Data Mining and Evaluation of Single Arm Clinical Studies
A Recent Developments in Engineering Research Vol. 3 könyvben (Dr. Yong X. Gan, Professor, Department of Mechanical Engineering, California State Polytechnic,University, Pomona, USA) egy Oncothermiával kapcsolatos cikk került publikálásra angol nyelven.
Cím: Data Mining and Evaluation of Single Arm Clinical Studies
Szerzők: O Szasz, AM Szasz, GP Szigeti, A Szasz
Lifetime analyses frequently apply a parametric functional description from measured data of the Kaplan-Meier non-parametric estimate (KM) of the survival probability. The cumulative Weibull distribution function (WF) is the primary choice to parametrize the KM. but some others (e.g. Gompertz, logistic functions) are also widely applied. We show that the cumulative two-parametric Weibull function meets all requirements. The Weibull function is the consequence of the general selforganizing behavior of the survival, and consequently shows self-similar death-rate as a function of the time. The ontogenic universality as well as the universality of tumor-growth fits to WF. WF parametrization needs two independent parameters, which could be obtained from the median and mean values of KM estimate, which makes an easy parametric approximation of the KM plot. The entropy of the distribution and the other entropy descriptions are supporting the parametrization validity well. The goal is to find the most appropriate mining of the inherent information in KM-plots. We show clinical examples of oncological hyperthermia treatment, evaluated by single-arm study. The method which we chosen is the modulated electrohyperthermia (mEHT, oncothermia ®) which is applied in the final stages of the cancer, and no conventional treatment as control is available in many studies. We show the two-parameter WF fits to the non-parametric KM survival curve in a real study of 1180 cancer patients offering satisfactory description of the clinical results. Two of the 3 characteristic parameters of the KM plot (namely the points of median, mean or inflection) are enough to reconstruct the parametric fit, which gives support of the comparison of survival curves of different patient’s groups. Objective in this chapter is to find a parametric description of overall survival, which fits the selforganized processes and is able to show the inherent information of survival measurements of cancer patients in advanced cases, when the curative conventional and evidence-based proven therapies fail.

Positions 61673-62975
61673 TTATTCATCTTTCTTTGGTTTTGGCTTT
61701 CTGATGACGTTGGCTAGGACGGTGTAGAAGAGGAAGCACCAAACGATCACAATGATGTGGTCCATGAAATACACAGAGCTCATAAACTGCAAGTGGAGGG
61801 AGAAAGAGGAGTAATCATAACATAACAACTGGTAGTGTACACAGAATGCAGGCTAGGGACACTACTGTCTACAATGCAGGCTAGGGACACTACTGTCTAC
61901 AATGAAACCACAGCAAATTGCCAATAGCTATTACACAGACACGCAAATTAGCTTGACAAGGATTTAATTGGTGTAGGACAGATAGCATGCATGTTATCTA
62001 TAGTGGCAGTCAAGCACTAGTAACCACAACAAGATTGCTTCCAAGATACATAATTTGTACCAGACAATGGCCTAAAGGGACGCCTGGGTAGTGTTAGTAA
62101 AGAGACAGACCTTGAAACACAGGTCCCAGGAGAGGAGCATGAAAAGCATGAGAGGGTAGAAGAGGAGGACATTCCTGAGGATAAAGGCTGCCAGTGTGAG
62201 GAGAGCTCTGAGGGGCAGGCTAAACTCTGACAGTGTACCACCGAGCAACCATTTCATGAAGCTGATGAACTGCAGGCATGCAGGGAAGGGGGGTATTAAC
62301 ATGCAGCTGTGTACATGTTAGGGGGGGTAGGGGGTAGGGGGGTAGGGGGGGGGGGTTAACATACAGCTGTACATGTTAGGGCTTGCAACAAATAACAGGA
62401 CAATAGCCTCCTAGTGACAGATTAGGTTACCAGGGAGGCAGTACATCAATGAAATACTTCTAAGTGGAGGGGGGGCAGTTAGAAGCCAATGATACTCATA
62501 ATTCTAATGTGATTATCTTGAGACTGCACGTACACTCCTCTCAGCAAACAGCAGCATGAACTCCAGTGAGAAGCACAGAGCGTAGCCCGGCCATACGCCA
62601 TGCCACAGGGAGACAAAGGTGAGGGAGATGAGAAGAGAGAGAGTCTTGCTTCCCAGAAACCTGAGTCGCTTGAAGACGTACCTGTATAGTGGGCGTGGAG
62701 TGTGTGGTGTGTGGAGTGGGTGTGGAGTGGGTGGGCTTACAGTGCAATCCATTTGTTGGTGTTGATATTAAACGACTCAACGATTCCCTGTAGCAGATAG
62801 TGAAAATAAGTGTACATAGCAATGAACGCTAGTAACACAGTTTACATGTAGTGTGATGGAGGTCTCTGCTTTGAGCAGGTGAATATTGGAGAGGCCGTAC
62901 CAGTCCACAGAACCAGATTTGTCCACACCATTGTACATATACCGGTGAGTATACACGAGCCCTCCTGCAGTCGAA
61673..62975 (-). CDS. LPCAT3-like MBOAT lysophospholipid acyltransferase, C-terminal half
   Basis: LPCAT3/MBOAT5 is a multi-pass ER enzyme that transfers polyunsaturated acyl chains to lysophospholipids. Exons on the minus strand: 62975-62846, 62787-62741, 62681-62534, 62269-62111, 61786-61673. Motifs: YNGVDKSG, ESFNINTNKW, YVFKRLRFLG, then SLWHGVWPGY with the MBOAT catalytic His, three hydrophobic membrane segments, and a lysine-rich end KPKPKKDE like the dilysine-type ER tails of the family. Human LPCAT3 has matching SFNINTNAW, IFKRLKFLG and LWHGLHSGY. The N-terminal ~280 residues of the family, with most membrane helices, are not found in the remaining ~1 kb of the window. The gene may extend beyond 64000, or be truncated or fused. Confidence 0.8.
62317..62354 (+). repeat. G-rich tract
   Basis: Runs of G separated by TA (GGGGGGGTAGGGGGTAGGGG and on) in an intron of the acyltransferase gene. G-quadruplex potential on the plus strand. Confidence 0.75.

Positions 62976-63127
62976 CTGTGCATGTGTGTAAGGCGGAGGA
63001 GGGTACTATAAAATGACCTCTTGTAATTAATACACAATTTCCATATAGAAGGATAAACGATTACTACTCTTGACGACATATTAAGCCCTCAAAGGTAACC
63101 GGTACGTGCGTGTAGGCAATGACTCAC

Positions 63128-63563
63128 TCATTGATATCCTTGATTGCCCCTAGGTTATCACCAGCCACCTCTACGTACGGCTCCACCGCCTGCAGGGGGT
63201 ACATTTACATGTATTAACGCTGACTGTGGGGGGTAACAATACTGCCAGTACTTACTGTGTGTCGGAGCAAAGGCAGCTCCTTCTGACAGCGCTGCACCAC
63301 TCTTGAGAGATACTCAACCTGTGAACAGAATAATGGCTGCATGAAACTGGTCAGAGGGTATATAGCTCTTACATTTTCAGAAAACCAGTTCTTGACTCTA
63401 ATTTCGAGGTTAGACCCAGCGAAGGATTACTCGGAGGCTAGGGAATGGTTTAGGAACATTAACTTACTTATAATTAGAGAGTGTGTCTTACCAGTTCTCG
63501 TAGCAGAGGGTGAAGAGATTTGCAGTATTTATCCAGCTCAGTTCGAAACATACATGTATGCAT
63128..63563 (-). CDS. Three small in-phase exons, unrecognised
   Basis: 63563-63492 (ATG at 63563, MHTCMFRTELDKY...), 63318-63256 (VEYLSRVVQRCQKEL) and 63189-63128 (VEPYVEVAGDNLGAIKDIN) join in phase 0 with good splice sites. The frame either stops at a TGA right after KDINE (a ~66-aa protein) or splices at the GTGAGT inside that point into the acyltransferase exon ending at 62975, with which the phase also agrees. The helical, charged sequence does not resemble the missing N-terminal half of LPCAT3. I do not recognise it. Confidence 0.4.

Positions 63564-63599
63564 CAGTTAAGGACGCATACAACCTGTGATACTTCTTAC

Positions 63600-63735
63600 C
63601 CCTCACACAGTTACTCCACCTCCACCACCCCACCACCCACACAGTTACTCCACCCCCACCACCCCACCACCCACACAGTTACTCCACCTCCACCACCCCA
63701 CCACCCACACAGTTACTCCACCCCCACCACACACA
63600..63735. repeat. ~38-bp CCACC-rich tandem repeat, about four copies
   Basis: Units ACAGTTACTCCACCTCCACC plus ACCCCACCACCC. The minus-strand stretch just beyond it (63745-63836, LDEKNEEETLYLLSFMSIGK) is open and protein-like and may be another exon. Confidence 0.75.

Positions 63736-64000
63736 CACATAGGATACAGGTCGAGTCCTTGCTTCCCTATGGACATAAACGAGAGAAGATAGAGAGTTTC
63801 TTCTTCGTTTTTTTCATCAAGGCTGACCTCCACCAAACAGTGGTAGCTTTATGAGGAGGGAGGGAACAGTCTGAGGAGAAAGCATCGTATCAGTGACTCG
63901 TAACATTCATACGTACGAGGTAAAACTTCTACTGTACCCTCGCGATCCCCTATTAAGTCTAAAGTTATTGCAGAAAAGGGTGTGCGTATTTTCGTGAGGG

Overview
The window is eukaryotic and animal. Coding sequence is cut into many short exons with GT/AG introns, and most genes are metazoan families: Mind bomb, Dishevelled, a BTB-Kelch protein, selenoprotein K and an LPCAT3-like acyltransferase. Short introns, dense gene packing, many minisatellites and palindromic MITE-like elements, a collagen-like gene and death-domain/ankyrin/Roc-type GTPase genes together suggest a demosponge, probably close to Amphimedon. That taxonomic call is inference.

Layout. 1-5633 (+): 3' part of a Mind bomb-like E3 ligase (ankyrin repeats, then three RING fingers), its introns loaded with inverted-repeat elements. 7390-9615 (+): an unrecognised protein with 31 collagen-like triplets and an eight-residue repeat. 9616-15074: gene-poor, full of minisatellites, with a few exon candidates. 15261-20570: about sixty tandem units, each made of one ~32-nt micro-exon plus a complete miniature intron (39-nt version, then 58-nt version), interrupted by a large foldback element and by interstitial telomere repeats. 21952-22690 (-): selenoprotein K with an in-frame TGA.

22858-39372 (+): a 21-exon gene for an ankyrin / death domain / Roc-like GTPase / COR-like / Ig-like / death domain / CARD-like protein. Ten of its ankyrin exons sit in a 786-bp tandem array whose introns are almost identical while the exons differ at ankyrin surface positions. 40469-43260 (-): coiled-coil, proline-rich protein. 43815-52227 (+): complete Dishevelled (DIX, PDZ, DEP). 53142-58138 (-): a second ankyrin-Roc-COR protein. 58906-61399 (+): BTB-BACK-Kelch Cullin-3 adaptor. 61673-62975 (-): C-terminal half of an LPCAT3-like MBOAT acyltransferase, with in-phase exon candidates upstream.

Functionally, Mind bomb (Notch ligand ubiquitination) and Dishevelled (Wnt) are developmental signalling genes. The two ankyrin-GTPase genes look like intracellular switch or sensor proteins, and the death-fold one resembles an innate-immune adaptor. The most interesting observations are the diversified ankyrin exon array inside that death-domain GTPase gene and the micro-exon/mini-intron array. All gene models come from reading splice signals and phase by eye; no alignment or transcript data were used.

Keywords: Self-organizing; self-similarity; Avrami-function; Weibull-distribution; survival-time; allometry; entropy; bioscaling, mEHT.